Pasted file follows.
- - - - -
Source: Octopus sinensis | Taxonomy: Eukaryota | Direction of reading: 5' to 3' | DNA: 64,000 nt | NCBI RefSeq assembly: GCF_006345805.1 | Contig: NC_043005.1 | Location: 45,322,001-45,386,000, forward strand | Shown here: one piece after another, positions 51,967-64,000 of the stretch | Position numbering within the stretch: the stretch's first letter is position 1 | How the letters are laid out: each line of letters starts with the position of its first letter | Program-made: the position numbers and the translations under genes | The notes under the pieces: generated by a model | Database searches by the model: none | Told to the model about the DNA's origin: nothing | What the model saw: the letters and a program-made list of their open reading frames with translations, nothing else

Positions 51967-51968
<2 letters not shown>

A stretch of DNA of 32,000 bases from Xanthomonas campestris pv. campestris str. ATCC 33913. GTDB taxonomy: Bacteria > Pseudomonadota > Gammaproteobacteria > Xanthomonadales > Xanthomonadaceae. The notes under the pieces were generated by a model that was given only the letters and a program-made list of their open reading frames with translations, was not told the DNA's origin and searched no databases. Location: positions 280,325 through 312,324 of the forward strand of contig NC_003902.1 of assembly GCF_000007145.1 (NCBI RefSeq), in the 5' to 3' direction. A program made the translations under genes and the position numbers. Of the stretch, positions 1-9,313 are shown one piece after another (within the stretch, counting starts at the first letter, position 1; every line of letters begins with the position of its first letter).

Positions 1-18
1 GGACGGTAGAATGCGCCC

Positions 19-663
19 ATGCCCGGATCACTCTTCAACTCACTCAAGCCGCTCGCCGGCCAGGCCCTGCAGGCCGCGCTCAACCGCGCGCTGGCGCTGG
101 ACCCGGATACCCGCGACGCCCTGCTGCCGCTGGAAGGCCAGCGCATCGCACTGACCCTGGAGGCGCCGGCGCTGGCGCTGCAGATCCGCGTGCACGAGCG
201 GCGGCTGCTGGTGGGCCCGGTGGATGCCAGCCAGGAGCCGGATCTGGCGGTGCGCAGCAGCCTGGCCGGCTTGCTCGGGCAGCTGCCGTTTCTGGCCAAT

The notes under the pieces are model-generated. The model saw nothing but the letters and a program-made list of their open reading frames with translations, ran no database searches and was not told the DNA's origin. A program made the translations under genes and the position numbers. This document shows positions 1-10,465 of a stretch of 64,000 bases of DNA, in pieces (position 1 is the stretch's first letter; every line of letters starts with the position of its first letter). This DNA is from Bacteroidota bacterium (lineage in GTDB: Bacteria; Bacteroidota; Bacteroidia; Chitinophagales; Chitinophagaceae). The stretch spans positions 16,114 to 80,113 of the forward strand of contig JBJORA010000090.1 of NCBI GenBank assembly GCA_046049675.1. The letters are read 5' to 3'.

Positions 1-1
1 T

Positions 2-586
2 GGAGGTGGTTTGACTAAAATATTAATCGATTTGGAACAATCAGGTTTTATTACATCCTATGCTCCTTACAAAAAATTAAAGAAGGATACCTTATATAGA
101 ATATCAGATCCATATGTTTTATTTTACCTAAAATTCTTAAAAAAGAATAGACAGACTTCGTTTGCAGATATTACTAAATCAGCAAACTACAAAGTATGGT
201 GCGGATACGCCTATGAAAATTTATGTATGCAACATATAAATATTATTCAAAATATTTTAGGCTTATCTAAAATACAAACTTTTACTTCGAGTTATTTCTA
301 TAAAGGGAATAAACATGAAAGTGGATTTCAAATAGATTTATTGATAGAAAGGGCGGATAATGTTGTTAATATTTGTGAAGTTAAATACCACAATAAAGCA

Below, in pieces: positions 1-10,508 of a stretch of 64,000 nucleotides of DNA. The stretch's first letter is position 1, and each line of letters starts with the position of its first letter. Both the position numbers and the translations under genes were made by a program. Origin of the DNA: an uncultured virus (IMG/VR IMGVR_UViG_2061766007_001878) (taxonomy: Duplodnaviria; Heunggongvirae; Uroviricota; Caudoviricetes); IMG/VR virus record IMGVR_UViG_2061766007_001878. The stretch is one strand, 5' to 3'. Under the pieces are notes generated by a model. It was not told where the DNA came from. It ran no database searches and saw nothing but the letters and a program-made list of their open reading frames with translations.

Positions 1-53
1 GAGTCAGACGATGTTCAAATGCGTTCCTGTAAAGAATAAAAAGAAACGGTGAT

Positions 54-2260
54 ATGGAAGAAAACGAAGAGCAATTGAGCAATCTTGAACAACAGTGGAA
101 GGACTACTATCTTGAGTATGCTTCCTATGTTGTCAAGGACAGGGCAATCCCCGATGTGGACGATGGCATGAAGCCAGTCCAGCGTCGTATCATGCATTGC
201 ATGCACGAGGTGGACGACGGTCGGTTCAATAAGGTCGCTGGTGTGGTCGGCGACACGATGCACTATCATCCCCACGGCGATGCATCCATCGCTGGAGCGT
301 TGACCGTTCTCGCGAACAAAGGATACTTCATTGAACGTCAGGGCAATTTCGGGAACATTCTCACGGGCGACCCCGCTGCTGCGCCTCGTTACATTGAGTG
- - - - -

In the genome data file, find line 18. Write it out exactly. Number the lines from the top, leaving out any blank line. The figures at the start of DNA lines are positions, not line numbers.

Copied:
301 TAAAGGGAATAAACATGAAAGTGGATTTCAAATAGATTTATTGATAGAAAGGGCGGATAATGTTGTTAATATTTGTGAAGTTAAATACCACAATAAAGCA